A flavorist is a chemist responsible for discovering just the right combinations of certain substances, such as chemicals, botanical extracts and essential oils, to create and re-create natural and artificial flavors for use in food and beverage products, oral hygiene products, lip cosmetics, vitamins, and medicines
Course to study: This career requires seven years of hands-on study – five years of intensive study and two years apprenticing as a junior flavorist – before professional certification as a senior or master of the craft. Common traits that flavorists share are strong creativity, mathematics, organic chemistry, communication, and recordkeeping skills.
What can you do as a qualified flavorist: a flavorist can succeed in any food and beverage industry, and also in the beauty or pharmaceutical industries everywhere there is need for a good scent. There are, for instance, flavour companies that specialise in preparing and selling extracts to use in wide variety of industries.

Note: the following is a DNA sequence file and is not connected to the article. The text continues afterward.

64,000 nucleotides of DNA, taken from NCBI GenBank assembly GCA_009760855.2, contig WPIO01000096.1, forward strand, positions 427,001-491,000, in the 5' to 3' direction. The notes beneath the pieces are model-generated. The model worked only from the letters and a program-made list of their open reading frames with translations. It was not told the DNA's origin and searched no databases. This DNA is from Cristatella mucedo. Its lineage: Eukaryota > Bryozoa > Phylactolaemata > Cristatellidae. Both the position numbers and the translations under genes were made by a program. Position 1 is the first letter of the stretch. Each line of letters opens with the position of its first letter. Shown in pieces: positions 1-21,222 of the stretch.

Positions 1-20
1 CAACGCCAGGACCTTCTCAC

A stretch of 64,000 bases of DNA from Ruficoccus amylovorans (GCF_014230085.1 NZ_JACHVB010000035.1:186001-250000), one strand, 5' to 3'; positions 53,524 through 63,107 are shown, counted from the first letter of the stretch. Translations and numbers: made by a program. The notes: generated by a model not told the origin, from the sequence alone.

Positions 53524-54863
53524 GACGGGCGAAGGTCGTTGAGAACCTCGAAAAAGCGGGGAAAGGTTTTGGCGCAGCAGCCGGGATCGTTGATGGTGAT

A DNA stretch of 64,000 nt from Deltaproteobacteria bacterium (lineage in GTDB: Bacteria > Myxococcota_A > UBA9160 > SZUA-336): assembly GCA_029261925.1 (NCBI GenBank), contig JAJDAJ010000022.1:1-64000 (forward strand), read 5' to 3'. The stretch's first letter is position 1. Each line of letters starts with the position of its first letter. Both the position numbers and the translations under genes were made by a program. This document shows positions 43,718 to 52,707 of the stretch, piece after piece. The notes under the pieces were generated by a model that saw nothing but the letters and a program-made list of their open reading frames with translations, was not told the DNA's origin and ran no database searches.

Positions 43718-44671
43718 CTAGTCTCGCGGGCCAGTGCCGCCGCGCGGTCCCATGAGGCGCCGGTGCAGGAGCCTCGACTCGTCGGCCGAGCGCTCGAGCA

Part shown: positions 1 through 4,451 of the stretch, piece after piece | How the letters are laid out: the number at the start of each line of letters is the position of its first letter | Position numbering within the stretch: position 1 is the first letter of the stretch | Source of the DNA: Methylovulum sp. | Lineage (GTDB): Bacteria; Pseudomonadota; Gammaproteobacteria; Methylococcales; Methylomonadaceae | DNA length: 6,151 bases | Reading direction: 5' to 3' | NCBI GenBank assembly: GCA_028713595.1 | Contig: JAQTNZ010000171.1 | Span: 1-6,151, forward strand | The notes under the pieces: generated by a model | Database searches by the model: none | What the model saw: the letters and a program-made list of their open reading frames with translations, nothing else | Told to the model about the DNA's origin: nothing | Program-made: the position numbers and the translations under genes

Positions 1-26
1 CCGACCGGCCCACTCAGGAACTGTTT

Salary: The median salary of chemists, according to the Bureau of Labor Statistics, is $69,790. The range is $39,000 – $116,000.
“Flavorist is a very creative profession where there is not just one answer as to how a particular product should taste or smell. The profession obviously requires a good palate. Flavorists mimic natural flavours to recreate them with the use of chemicals. The development process, of course, has its pros and cons. While on the one hand sometimes using too much of a flavour can eliminate the memory of the original natural taste, on the other hand it allows creating flavours similar to the natural ones while avoiding side effects such as allergy reactions. At the end we all use flavours in all kind of products on a daily basis, whether it is a lemonade, marzipan or even lips balm, all emitting pleasant fragrances, just as people like it.”
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